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Ripeness Remains a Basis to Reject RLUIPA Claims

In Miles Christi Religious Order v. Township of Northville, 2010 WL 5151645 (C.A. 6th Cir. 12/21/2010), members of the Miles Christi Order resided in a five-bedroom home and conducted private daily masses in a small eighteen-person chapel in a residential neighborhood.   In response to neighbor complaints about traffic and parking, township planners required that Miles Christi obtain site plan approval establishing sufficient parking and landscaping or seek a variance to the same.  Failing to respond to the township request, an enforcement action was filed. 

Miles Christi filed an action in federal court claiming a violation of RLUIPA as well as the free exercise clause of the First and Fourteenth Amendments.  The court rejected these claims on ripeness grounds.  Given that Miles Christi had not sought site plan approval or a variance; it found that Miles Christi will not suffer any hardship by delaying a federal court decision until the zoning board acts.  The court noted that without a definitive statement from the zoning board, the entity charged with interpreting the zoning ordinances, about which ordinances apply, the court was unable to determine whether the township went too far.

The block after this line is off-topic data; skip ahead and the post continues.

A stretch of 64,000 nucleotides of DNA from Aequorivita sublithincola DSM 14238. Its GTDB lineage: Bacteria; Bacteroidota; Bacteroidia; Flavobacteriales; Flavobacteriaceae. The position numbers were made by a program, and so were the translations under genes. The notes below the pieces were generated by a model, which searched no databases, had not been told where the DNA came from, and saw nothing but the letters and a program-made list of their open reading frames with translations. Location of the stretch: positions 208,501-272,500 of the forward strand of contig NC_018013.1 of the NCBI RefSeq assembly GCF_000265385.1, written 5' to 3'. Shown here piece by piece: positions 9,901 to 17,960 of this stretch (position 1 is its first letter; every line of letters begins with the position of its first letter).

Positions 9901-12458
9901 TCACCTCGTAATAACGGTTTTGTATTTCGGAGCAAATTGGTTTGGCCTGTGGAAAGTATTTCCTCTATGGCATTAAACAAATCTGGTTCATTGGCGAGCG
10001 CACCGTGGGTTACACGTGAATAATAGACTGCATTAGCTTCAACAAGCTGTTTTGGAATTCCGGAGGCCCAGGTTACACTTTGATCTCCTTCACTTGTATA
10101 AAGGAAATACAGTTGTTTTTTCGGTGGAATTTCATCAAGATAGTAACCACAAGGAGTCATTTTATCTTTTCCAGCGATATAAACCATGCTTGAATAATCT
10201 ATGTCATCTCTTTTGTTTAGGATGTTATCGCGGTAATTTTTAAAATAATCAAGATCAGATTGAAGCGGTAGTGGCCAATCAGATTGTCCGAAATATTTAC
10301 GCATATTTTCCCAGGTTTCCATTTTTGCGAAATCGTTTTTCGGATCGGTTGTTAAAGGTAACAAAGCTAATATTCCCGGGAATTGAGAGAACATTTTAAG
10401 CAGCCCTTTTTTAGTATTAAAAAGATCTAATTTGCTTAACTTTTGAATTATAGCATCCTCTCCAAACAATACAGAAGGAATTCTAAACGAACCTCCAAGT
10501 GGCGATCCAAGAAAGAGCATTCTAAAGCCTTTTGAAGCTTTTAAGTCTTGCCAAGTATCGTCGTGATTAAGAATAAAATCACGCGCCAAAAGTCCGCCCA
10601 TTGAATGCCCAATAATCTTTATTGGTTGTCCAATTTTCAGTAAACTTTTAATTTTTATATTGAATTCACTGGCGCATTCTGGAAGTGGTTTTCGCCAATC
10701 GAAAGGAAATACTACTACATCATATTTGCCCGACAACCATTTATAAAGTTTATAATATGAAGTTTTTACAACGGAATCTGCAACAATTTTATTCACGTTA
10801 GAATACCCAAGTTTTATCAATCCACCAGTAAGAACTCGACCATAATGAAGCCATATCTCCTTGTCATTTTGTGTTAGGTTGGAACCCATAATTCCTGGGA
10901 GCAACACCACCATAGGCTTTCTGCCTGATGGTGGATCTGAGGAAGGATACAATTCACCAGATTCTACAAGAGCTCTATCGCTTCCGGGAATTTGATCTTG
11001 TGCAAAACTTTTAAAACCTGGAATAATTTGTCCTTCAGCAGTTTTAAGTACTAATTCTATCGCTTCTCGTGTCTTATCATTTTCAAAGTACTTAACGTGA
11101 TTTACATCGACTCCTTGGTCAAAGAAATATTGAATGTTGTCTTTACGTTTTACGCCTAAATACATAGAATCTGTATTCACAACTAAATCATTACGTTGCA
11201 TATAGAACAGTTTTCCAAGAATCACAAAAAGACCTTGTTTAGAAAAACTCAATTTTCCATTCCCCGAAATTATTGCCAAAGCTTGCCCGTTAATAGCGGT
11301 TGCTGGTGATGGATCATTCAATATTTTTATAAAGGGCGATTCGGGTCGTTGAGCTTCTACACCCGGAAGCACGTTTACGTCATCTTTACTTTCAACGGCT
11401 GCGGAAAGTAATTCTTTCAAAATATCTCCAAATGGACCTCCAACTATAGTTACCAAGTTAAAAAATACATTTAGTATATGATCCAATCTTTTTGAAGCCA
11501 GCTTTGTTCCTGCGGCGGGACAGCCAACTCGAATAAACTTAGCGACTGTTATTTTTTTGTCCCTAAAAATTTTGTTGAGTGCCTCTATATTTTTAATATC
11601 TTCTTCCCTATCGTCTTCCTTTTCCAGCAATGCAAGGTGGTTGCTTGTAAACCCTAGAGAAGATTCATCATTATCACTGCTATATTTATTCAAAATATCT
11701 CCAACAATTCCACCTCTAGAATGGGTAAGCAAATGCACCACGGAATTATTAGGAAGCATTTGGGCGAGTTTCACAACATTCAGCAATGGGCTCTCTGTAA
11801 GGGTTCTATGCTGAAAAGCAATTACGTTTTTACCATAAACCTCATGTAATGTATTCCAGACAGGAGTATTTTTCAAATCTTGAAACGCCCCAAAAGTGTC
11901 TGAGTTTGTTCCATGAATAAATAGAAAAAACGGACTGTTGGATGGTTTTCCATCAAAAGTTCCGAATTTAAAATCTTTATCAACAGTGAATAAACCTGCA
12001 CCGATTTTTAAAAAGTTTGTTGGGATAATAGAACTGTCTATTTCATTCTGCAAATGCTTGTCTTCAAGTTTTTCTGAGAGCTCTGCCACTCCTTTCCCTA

In Roman Catholic Bishop v. City of Springfield, 2011 WL 31288 (D.Mass. Jan. 4, 2011), citing a decline in parishioners, the Diocese closed Our Lady of Hope Parish, built in 1925.  Although redevelopment plans had not been finalized, the Diocese was moving forward with the process of deconsecrating the building, including removing Catholic symbols and sale.  Concerned about the fate of the building, the City created a new historic district encompassing the church.  Once designated, any exterior alteration required either a certificate of appropriateness or exemption.  Rather than file for such a certificate, the Diocese filed a claim in district court and alleged violation of free exercise of religion, equal protection, RLUIPA and due process. The Diocese argued that the “mere enactment of the Ordinance violates its rights” and that the City targeted the church property because the Ordinance only burdens Our Lady of Hope Church and no other properties.  The Court disagreed finding that it was impossible to determine whether the Diocese’s plan would be unsatisfactory, until after the plan is created and reviewed.  As to the RLUIPA claim, the court determined that deconsecrating the church is protected by RLUIPA.  However, the court determined that the Diocese failed to show a substantial burden; that the obligation to seek administrative review of its plan was “anything more than an inconvenience.”

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